The Food and Drug Administration has altered the requirements for fast-track approval of a coronavirus vaccine. Now, a company must provide two months of follow-up data on those given the vaccine to make sure there are no serious side effects and prove the vaccine’s effectiveness.
Ordinarily, the follow-up to human trials for a new vaccine lasts a year or more, as companies carefully compile data on the serum’s effectiveness and possible side effects. The approval process is usually laborious and time-consuming. The caution is well-founded. A vaccine is going to be administered to tens of millions of people and every effort should be made to make sure the vaccine works as advertised and is safe.
Except in a public health emergency. Then, the FDA is granted extraordinary discretion in approving new drugs and vaccines to deal with the crisis.
An extraordinary effort has been underway since March of this year involving industry and government in an unprecedented partnership to develop a vaccine in record time. Named “Operation Warp Speed,” pharmaceutical companies—funded by a mix of public and private money—have developed seven candidate vaccines that are in various stages of final testing. It may have been possible for a vaccine to be approved before Election Day with the FDA’s “fast track” rules.
But something happened on the way to salvation: Democrats realized that the Trump campaign for re-election would get a boost from the approval of any vaccine. So they employed their favorite tactics—fear and hysteria. They said you can’t trust a vaccine if Trump says it’s safe and effective because, well, Orange Man Bad. They shamed the FDA into slowing down the vaccine approval process just to make sure there will not be an approved vaccine before Election Day.
The Food and Drug Administration told makers of experimental COVID-19 vaccines that, in order to request emergency approval, they need to provide at least two months of follow-up data after trial participants received their final injection.
The new requirement – listed within the agency’s newly published guidelines for Emergency Use Authorization (EAU) – creates an unlikely timeline for drugmakers to receive approval by Nov. 3.
This is what the FDA chief said in August.
Insisting that the move would not be due to pressure from the Trump administration to fast track a vaccine, FDA Commissioner Dr. Stephen Hahn told the newspaper that an emergency authorization could be appropriate before phase three clinical trials are completed if the benefits outweigh the risks.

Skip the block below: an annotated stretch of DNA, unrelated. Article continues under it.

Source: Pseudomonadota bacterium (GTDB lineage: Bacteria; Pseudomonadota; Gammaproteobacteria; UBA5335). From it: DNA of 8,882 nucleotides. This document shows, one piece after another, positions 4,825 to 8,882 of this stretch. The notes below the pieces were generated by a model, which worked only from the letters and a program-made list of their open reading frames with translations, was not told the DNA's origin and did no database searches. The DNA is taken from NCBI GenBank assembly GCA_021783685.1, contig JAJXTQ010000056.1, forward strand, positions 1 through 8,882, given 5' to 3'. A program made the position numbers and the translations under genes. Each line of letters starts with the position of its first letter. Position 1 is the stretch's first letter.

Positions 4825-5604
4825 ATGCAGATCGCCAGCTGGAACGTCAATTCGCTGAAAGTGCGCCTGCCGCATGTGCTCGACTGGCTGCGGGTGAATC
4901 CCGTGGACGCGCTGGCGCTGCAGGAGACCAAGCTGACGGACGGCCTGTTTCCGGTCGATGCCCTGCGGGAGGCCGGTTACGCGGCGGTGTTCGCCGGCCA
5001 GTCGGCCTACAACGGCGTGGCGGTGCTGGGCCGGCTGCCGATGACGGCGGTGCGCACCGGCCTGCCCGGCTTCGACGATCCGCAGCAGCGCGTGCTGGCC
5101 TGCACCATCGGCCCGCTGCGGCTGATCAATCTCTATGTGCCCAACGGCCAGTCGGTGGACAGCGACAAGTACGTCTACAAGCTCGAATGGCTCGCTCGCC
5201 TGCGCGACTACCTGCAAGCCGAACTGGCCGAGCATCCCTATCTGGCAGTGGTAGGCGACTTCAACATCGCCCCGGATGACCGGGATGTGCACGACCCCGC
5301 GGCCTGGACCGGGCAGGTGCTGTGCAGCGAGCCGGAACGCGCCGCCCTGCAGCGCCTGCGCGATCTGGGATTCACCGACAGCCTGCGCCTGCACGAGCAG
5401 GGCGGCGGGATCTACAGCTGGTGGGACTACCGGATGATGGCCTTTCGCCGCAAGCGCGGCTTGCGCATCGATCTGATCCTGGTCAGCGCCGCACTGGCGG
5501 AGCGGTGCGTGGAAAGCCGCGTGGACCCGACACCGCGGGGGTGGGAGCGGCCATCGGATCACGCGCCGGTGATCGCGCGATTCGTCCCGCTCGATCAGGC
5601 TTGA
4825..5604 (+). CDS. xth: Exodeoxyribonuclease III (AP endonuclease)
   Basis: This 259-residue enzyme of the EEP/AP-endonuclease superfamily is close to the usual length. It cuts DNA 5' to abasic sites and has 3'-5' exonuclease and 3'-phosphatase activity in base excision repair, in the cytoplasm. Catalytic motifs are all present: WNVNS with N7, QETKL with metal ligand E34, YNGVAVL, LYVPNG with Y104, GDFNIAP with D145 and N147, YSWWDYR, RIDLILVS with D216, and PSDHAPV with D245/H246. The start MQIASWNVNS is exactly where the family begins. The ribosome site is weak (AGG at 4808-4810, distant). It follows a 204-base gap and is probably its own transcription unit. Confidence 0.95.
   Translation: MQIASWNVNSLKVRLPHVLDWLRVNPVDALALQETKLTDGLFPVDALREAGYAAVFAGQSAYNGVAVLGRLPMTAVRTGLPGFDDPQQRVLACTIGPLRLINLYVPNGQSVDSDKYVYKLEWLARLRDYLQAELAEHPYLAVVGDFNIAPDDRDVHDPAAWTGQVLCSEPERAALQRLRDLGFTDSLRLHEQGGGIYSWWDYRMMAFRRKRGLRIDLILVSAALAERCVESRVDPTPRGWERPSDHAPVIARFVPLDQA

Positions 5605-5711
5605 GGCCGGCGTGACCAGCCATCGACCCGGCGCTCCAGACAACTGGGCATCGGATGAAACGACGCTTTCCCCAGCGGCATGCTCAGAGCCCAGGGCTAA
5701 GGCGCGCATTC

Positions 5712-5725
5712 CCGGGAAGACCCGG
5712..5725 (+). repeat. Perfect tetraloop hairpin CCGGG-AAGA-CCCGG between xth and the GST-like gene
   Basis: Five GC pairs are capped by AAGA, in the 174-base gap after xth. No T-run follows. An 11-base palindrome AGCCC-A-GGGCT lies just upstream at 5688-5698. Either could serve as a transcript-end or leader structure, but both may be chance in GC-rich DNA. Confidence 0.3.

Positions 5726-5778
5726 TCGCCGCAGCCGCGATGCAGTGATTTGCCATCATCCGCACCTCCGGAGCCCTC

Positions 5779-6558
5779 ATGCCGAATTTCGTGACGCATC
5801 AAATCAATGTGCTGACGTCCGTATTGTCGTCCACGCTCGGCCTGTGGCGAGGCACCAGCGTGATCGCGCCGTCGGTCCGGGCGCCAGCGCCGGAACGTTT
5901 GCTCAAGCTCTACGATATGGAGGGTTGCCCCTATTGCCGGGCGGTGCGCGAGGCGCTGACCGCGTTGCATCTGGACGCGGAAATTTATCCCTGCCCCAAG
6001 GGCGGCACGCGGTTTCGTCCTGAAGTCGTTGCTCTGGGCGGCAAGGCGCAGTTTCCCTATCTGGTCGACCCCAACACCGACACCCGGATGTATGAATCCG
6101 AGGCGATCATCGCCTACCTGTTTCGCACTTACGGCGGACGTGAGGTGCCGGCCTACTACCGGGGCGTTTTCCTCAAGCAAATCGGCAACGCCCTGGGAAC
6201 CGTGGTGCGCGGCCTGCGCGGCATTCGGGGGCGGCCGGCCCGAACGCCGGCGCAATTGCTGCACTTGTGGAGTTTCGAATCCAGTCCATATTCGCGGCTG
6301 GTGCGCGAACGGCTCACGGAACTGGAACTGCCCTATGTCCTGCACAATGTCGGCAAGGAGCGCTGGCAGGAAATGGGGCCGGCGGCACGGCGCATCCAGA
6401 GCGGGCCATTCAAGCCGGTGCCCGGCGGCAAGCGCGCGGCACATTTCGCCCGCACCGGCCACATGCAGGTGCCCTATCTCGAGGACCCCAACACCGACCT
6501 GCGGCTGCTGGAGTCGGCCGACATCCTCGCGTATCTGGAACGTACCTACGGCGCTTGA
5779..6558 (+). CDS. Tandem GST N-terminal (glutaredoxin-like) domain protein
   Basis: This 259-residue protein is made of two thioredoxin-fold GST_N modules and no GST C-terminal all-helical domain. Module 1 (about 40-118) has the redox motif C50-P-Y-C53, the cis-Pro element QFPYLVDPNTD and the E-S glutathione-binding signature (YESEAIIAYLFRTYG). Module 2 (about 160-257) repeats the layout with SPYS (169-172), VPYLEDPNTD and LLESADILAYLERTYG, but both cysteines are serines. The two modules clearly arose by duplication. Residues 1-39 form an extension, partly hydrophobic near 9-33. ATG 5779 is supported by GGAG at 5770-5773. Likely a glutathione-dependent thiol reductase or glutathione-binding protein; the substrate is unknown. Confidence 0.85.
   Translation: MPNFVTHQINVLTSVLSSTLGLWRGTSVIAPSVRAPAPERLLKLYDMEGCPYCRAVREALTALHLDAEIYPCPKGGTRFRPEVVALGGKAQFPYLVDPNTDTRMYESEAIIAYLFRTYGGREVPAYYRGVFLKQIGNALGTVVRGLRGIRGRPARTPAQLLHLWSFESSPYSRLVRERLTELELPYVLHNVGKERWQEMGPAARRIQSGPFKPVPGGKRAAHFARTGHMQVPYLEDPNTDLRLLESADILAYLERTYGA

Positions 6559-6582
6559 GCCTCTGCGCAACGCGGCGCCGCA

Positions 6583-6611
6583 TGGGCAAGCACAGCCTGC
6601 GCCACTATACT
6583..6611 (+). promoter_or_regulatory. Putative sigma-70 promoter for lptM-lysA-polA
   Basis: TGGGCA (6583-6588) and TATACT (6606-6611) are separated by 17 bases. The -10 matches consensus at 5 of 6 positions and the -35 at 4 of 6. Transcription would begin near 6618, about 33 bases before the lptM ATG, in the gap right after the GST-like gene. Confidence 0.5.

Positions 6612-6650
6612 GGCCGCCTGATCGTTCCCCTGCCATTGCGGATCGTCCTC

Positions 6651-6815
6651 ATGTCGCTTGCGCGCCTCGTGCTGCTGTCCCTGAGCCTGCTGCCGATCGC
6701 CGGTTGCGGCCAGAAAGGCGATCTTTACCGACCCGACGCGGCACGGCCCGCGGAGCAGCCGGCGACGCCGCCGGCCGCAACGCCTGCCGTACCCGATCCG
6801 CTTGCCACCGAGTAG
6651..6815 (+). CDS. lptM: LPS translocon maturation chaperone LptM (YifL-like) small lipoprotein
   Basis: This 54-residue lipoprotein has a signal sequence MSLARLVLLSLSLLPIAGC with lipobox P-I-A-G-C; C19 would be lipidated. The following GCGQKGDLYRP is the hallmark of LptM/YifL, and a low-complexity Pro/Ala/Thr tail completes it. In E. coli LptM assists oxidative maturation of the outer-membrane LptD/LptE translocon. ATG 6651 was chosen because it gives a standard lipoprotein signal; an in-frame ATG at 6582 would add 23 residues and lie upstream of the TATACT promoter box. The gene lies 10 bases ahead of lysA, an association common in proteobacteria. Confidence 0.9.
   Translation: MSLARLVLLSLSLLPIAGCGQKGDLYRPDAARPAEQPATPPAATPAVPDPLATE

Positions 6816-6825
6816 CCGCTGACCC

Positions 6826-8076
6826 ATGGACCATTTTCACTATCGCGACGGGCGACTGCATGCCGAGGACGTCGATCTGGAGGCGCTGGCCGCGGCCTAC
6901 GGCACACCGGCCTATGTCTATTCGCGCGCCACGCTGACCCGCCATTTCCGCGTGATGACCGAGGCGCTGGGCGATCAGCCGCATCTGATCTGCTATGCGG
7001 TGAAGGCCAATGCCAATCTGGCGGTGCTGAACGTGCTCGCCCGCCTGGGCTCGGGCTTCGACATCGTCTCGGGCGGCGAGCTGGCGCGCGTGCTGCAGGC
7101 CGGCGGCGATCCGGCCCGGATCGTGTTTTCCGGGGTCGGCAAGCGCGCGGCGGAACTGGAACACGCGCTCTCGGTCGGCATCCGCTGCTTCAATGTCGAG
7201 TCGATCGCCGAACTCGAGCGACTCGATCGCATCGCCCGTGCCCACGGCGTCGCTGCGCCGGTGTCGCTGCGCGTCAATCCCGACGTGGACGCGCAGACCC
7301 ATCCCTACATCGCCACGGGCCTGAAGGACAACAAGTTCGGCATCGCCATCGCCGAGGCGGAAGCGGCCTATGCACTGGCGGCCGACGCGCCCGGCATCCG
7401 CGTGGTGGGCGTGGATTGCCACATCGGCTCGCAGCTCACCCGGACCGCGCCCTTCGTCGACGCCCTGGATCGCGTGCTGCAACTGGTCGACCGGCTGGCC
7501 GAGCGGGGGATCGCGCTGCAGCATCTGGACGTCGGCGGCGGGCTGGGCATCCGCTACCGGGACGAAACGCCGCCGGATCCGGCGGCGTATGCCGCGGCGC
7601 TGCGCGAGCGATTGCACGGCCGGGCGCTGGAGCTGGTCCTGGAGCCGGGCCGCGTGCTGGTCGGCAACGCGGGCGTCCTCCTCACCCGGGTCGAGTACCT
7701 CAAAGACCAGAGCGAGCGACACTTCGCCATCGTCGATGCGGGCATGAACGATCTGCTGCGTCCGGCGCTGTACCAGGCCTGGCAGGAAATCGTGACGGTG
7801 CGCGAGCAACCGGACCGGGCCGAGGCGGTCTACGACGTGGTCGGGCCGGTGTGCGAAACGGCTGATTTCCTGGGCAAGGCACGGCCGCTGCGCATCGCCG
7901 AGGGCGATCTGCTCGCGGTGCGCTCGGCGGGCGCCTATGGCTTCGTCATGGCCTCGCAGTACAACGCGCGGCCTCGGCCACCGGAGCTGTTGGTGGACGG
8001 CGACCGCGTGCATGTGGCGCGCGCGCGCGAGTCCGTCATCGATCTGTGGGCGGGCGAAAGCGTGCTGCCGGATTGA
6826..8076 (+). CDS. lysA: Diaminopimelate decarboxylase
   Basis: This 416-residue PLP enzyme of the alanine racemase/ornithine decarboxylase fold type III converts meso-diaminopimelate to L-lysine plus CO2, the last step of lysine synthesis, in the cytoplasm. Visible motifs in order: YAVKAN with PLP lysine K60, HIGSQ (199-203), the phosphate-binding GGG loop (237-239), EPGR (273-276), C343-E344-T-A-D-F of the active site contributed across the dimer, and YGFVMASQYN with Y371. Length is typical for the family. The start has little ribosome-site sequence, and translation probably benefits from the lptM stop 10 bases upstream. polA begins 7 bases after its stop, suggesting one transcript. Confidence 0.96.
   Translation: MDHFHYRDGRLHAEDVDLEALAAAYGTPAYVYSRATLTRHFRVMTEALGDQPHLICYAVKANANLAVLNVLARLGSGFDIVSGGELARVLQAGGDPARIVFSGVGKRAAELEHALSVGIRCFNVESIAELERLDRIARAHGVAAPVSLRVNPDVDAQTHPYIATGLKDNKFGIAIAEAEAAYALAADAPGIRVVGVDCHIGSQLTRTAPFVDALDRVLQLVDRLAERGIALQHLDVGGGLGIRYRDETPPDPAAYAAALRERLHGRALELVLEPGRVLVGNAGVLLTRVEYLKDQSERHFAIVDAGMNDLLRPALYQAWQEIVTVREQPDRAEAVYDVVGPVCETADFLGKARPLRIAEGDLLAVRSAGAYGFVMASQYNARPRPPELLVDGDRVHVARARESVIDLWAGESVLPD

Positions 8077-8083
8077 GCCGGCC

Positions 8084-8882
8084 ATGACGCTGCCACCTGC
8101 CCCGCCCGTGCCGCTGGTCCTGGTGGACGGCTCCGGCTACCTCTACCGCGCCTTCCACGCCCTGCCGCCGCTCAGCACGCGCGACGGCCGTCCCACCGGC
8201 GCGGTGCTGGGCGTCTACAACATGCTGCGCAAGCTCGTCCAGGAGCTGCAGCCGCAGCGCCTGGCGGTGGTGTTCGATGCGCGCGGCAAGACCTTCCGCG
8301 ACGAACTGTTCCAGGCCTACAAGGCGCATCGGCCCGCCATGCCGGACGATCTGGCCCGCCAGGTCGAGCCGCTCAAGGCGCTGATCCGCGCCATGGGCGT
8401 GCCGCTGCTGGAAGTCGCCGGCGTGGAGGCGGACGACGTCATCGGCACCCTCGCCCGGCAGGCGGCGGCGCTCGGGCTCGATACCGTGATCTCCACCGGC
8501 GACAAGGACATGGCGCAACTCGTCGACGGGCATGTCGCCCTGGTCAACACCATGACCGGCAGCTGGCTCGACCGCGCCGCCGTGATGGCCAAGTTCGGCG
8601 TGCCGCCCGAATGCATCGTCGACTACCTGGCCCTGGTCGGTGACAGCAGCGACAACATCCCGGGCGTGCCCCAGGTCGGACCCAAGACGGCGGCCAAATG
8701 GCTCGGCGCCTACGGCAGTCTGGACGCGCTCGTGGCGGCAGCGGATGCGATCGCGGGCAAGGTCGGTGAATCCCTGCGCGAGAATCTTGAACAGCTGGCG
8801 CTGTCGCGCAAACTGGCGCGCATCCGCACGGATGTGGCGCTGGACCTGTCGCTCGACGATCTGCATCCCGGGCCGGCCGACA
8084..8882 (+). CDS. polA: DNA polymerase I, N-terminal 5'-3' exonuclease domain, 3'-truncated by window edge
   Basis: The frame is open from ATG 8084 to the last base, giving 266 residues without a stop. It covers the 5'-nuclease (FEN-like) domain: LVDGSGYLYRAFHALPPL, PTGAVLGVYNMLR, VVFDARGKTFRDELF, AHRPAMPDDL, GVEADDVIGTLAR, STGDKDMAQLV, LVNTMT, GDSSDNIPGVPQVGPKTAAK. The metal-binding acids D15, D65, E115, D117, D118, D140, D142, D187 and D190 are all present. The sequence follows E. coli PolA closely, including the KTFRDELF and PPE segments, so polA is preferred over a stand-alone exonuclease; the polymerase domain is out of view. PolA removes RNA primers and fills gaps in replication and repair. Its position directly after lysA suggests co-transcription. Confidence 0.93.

“It is up to the [vaccine developer] to apply for authorization or approval, and we make an adjudication of their application,” Hahn said. “If they do that before the end of phase three, we may find that appropriate. We may find that inappropriate, we will make a determination.”
The FDA was pilloried in the press for “politicizing” the vaccine approval process. Given that even with the fast-track approval process—there would be several boards and many individuals who would need to approve the serum before a final decision was made—it’s hard, if not impossible to see how Donald Trump could influence their decision. It’s idiotic to think that he could—which makes it easy for Democrats who are experts at scaring the pants off the public to achieve their political ends.
The new guidelines became necessary when polls showed a huge number of Americans won’t accept a vaccine if Trump approves it. How many people are going to die because Democrats are playing politics with the vaccine approval process?
However, a senior administration official confirmed Monday that the White House had blocked the FDA’s plans to formally publish the safety guidelines regarding the two-month data requirement, arguing there was “no clinical or medical reason” for it.
However, this didn’t stop the agency, which posted the guidance on its website a day later, making clear that regulators plan to impose the safety standards for any vaccine seeking an expedited path to market.
Donald Trump called the new regulations “a political hit job.” Is he right? Perhaps, but it’s not aimed at him specifically. Most federal agencies are shy about negative publicity and being called Trump toadies and sycophants obviously didn’t sit well with them.
The FDA is technically right about slowing down the vaccine approval process. But saying there was “no clinical or medical reason” for it is correct too.